Further characterization and validation of the oxygen uptake efficiency slope for persons with multiple sclerosis
Thomas Edwards, Rachel E. Klaren, Robert W. Motl, Lara A. Pilutti
Kinesiology and Community Health, University of Illinois , 61801 Urbana, USA
Objective: To further characterize the oxygen uptake efficiency slope (OUES) in persons with multiple sclerosis through a direct comparison with matched controls, and by examining differences across the multiple sclerosis disability spectrum. Also, to validate the OUES as an alternative method, which can be derived from submaximal exercise testing, for expressing cardiorespiratory fitness in persons with mild-to-severe multiple sclerosis.
Participants: A total of 62 participants (Expanded Disability Status Scale (EDSS) = 1.5–6.5) with MS and 21 non-multiple sclerosis controls completed a symptom-limited cardiopulmonary exercise test.
Results: The OUES was significantly lower in persons with multiple sclerosis (mean 1,708.5 (standard deviation (SD) 503.7)) compared with non-multiple sclerosis controls (mean 2074.2 (SD 823.2)). With regards to the multiple sclerosis sample, there was a significant difference in the OUES (F[2,59] = 8.9, p < 0.001, ηρ2 = 0.23) across the multiple sclerosis disability spectrum. The OUES was significantly correlated with both OUES50 (r = 0.86) and OUES75 (r = 0.91), and Bland-Altman plots demonstrated agreement between OUES and submaximal OUES values.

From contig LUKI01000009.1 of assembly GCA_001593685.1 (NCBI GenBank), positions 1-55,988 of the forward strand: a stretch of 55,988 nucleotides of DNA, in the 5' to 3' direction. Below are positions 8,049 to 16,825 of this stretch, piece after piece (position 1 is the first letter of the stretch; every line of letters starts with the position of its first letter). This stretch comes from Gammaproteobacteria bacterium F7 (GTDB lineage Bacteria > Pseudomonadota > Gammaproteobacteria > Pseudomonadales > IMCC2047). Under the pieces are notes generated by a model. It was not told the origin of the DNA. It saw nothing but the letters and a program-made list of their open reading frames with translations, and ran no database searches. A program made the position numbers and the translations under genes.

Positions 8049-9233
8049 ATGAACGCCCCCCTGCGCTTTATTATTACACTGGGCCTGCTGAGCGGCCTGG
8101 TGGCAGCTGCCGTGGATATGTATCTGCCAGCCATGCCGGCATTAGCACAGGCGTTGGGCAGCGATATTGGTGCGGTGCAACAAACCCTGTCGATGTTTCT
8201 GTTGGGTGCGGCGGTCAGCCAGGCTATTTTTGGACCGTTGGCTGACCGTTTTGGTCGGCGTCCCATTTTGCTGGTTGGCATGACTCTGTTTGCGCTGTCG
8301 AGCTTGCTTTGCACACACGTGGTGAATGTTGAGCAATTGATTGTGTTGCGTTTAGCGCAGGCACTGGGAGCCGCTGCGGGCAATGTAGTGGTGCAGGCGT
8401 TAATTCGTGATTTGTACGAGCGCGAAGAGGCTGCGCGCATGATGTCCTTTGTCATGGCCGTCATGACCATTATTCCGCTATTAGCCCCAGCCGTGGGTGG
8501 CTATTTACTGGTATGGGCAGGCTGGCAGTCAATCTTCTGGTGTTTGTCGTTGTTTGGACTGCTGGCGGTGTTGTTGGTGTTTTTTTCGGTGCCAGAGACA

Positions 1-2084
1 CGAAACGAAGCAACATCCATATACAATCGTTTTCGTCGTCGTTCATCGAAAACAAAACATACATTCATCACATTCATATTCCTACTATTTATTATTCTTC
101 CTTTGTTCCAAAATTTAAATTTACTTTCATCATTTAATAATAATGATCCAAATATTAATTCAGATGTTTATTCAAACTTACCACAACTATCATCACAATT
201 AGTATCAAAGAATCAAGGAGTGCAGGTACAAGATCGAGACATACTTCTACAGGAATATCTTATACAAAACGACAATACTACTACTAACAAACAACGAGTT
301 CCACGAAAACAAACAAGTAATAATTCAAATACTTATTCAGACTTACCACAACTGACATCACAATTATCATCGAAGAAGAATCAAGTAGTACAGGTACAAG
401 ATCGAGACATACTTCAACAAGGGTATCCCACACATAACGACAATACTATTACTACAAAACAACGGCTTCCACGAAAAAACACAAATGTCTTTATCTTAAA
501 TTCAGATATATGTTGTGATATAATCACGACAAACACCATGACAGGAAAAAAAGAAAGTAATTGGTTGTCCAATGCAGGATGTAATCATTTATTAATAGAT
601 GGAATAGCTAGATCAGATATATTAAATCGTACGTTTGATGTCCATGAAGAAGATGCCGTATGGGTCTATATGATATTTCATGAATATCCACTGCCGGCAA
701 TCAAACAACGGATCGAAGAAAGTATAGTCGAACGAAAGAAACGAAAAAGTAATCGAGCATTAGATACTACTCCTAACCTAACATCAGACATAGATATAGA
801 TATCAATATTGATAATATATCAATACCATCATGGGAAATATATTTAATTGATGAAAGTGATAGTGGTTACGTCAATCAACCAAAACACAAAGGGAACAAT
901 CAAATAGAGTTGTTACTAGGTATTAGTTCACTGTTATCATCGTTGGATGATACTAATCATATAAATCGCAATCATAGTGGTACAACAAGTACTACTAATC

Conclusion: Overall, the OUES is a viable method for expressing cardiorespiratory fitness in individuals with multiple sclerosis, and submaximal OUES is an appropriate alternative when maximal exercise testing is not feasible.
An alternative expression of aerobic fitness in people with multiple sclerosis.
Aerobic fitness is an important indicator of overall health and is related to disability, walking, cognition, and quality of life in people with multiple sclerosis (MS). Unfortunately, the “gold-standard” test for measuring aerobic fitness may not be appropriate for all people with MS, particularly those with mobility disability. We examined an alternative method for expressing aerobic fitness in people with MS: the oxygen uptake efficiency slope (OUES). After examining sixty two people with MS and 21 people without MS, we found that the OUES is an appropriate alternative measure of aerobic fitness for people with MS.
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